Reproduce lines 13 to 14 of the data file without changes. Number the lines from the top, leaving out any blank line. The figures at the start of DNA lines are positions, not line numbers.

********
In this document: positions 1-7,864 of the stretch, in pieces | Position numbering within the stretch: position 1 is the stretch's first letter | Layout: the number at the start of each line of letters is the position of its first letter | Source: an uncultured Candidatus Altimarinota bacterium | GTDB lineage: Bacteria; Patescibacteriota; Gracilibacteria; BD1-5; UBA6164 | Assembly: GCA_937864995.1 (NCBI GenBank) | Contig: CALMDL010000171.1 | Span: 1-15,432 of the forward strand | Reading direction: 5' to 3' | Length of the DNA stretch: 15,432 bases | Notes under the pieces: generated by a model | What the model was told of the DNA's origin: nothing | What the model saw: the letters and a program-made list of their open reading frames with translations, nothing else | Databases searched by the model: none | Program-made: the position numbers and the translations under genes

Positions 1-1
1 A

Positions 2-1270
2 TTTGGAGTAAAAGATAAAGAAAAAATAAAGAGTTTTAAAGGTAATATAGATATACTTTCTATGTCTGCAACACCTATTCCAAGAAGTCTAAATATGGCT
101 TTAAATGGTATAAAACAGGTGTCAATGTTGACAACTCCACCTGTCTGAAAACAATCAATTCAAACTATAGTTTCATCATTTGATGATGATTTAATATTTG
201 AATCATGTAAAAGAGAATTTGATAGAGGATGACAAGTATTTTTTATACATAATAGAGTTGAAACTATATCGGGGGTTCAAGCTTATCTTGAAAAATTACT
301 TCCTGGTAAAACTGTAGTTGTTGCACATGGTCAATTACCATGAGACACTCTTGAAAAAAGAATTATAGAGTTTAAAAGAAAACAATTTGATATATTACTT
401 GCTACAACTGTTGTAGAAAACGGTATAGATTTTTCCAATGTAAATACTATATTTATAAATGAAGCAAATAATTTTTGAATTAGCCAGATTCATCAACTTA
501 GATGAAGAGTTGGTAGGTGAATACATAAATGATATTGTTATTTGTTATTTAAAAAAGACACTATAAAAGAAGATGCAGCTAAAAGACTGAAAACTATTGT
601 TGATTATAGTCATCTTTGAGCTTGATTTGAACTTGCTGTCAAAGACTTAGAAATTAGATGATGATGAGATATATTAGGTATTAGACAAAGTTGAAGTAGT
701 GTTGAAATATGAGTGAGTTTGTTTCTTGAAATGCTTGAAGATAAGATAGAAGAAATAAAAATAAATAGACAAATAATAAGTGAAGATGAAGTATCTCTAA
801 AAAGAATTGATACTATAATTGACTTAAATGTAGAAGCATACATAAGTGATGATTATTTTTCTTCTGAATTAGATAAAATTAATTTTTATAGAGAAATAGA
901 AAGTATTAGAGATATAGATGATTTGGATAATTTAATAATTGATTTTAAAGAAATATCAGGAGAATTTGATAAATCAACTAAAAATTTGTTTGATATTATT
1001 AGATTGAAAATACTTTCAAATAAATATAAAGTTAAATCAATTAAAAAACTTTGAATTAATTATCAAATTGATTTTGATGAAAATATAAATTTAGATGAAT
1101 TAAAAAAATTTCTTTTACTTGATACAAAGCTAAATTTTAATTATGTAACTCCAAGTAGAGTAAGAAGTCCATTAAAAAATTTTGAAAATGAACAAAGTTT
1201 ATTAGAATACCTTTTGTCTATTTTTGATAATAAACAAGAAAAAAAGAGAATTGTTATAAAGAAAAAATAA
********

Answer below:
801 AAAGAATTGATACTATAATTGACTTAAATGTAGAAGCATACATAAGTGATGATTATTTTTCTTCTGAATTAGATAAAATTAATTTTTATAGAGAAATAGA
901 AAGTATTAGAGATATAGATGATTTGGATAATTTAATAATTGATTTTAAAGAAATATCAGGAGAATTTGATAAATCAACTAAAAATTTGTTTGATATTATT